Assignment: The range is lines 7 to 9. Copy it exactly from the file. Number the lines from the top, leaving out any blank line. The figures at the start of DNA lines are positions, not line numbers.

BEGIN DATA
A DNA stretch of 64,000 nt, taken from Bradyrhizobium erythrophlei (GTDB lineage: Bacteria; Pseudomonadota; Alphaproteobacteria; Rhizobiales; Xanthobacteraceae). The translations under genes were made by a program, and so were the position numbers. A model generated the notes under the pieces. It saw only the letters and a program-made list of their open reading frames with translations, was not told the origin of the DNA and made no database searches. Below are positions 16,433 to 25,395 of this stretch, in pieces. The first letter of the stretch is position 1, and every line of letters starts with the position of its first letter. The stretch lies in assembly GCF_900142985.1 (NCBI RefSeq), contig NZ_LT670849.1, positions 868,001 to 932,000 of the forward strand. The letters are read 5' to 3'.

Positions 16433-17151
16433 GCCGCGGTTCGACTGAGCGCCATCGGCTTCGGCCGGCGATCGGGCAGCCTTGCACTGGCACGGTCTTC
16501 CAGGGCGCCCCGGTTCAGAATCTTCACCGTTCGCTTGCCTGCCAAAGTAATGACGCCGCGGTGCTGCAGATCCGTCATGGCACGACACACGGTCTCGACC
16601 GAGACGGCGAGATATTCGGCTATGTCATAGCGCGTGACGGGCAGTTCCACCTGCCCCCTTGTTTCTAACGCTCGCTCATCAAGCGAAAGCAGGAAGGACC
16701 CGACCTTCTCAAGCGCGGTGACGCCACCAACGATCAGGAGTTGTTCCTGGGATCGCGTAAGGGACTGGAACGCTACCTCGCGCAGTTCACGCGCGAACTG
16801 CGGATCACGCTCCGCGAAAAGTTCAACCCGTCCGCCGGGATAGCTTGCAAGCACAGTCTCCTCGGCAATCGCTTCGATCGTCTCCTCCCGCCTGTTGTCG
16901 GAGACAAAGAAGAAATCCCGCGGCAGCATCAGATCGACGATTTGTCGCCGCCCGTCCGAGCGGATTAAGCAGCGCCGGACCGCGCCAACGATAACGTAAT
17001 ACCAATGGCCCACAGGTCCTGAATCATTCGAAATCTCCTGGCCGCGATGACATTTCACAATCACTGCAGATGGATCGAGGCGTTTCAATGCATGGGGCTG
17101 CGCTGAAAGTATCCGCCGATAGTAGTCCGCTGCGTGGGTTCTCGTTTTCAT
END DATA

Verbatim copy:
16801 CGGATCACGCTCCGCGAAAAGTTCAACCCGTCCGCCGGGATAGCTTGCAAGCACAGTCTCCTCGGCAATCGCTTCGATCGTCTCCTCCCGCCTGTTGTCG
16901 GAGACAAAGAAGAAATCCCGCGGCAGCATCAGATCGACGATTTGTCGCCGCCCGTCCGAGCGGATTAAGCAGCGCCGGACCGCGCCAACGATAACGTAAT
17001 ACCAATGGCCCACAGGTCCTGAATCATTCGAAATCTCCTGGCCGCGATGACATTTCACAATCACTGCAGATGGATCGAGGCGTTTCAATGCATGGGGCTG